By Indiewire | Indiewire May 10, 2001 at 2:0AM
DAILY NEWS: Cannes Buzz; Almodovars Deal; Glatzer at Paramunt; Philly Fest Winners; Eyre's Next Project; and Miramax Gets "'74"
by Eugene Hernandez/indieWIRE
>> CANNES 2001: Buzzing Around the Croisette
Among the ubiquitous marketing displays drowning the historic Carlton Hotel is the Moulin Rouge set up grabbing the attention of pedestrians on the Croisette.
(indieWIRE/05.10.01) -- The morning ritual for many here on the Croisette is
to pop downstairs into the lobbies of the big industry hotels along the
beachfront -- The Martinez, The Carlton, The Majestic, The Noga Hilton --
and grab copies of any number of special daily festival publications. Screen
International, Hollywood Reporter, Variety, and Moving Pictures are among the English-language trades that offer dailies, while numerous
French-language publications also add to the mill of info and buzz that
provide fodder for conversations in line or over cocktails. Add to that the
websites and email messages that festival attendees are monitoring here at
Internet stations and in their hotel rooms, and suddenly the magnitude of
the Cannes grapevine network becomes apparent. Keeping up on the buzz is as
much of a key aspect of the Festival experience as creating it.
One rumor that hit the Croisette yesterday after it landed in print was the
recent word from Harry Knowles' Aint It Cool News site that Quentin
Tarantino was heading to Cannes with plans for a secret screening of a new
film. Roger Ebert caught wind of the tale and it also made the back page
buzz section in Moving Pictures Daily. However, it looks like Cannes won't
be seeing a new Tarantino film this year. Calling the rumor "fun, but
wrong," QT's spokesperson Bumble Ward told indieWIRE yesterday that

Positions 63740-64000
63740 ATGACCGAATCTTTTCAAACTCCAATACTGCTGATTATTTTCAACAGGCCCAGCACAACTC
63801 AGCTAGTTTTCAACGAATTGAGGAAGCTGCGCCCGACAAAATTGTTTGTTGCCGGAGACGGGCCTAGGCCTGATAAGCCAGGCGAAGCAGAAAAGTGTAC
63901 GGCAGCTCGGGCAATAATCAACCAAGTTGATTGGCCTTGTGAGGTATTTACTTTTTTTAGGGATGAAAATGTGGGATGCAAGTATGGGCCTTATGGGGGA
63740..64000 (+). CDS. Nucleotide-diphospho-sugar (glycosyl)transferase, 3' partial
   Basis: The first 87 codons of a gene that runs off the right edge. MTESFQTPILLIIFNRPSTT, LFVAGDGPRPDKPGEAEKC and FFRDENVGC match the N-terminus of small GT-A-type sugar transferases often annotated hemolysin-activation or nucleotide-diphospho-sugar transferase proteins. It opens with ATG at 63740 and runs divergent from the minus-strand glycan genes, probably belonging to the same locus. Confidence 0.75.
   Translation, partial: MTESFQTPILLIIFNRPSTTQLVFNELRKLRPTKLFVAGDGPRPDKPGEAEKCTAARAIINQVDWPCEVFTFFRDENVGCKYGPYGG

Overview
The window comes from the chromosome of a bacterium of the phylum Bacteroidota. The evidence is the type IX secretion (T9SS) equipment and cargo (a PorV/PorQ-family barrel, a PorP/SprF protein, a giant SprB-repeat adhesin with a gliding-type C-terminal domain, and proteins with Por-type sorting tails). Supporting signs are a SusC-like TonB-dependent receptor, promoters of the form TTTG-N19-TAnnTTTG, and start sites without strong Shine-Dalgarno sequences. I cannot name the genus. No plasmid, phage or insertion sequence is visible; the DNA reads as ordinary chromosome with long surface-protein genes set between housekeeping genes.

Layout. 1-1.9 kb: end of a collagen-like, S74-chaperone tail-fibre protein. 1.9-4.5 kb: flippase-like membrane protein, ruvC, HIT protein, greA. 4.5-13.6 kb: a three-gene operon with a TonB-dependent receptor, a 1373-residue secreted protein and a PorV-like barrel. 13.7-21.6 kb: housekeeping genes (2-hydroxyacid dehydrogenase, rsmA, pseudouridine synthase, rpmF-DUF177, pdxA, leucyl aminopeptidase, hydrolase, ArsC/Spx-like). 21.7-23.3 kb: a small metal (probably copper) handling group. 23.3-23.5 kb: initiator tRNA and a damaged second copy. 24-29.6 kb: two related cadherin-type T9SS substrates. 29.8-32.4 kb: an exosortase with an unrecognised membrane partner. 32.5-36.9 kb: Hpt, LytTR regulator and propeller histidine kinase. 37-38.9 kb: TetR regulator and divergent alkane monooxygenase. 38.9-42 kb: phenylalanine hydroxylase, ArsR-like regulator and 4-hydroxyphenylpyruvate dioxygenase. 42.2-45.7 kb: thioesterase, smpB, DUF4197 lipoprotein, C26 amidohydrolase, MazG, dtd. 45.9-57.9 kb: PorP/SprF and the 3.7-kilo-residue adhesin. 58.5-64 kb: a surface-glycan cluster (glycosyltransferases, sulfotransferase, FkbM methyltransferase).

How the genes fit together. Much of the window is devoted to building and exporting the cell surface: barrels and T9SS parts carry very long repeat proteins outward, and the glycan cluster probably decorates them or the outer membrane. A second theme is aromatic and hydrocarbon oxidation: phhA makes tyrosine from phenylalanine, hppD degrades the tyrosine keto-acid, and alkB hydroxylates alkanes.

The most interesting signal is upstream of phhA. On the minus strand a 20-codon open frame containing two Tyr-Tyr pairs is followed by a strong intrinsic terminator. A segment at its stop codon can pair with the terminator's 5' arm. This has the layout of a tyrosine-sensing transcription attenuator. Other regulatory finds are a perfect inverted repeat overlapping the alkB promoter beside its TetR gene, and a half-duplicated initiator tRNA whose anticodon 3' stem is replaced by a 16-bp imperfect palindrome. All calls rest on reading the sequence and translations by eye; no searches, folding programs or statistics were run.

Tarantino will indeed be in Cannes, but only to join a tribute to his
longtime producer, Lawrence Bender. Calling Knowles' rumors completely
false, Ward did add that Tarantino is set to act in the third installment of
Robert Rodriguez' "El Mariachi" series.
One movie that had people buzzing yesterday was Baz Luhrmann's fest-opener,
"Moulin Rouge." The $50 million studio musical was the showcase movie on
opening day, screening twice for the press and later in the evening in
black-tie showings at the Lumiere, followed by a lavish after-party near the
old port of Cannes.
The operatic love story, starring Ewan MacGregor and Nicole Kidman, seemed to rouse some at the 10 a.m. screening here, moving some to applaud at the
end of the more spectacular singing and dancing numbers, but others were
less than impressed, panning the film in post-screening chats. McGregor's
turn as a wide-eyed, idealistic would-be child of the revolution during turn
of the century Paris was a stand-out, as he notably belted out tunes ranging
from Elton John to The Police. (indieWIRE is planning to offer a review of
the film in tomorrow's edition)
McGregor's co-star, Nicole Kidman, caused a stir as she hit the Croisette
yesterday. After photo ops outside, she made her way into the Palais and
waved politely to the mob of paparazzi and gawkers who had crammed into
the hallway to document and monitor her arrival at an afternoon press
Quoted on the official Cannes Festival website, Kidman hailed McGregor's
singing in the movie, saying, "When Ewan sang to me it was magic. When he
sang 'Your Song,' every time he did it, I had an emotional adoration of
Meanwhile, expect the Cannes Market, which launched yesterday, to create
its own share of buzz. This year, according to an announcement yesterday,
attendance is up more than 12% over last year, in pre-market registrations.
That's nearly 4,800 participants so far, set to view nearly 700 films.
(indieWIRE offers a market preview from Film Finders' Sydney Levine in
today's edition). [Eugene Hernandez]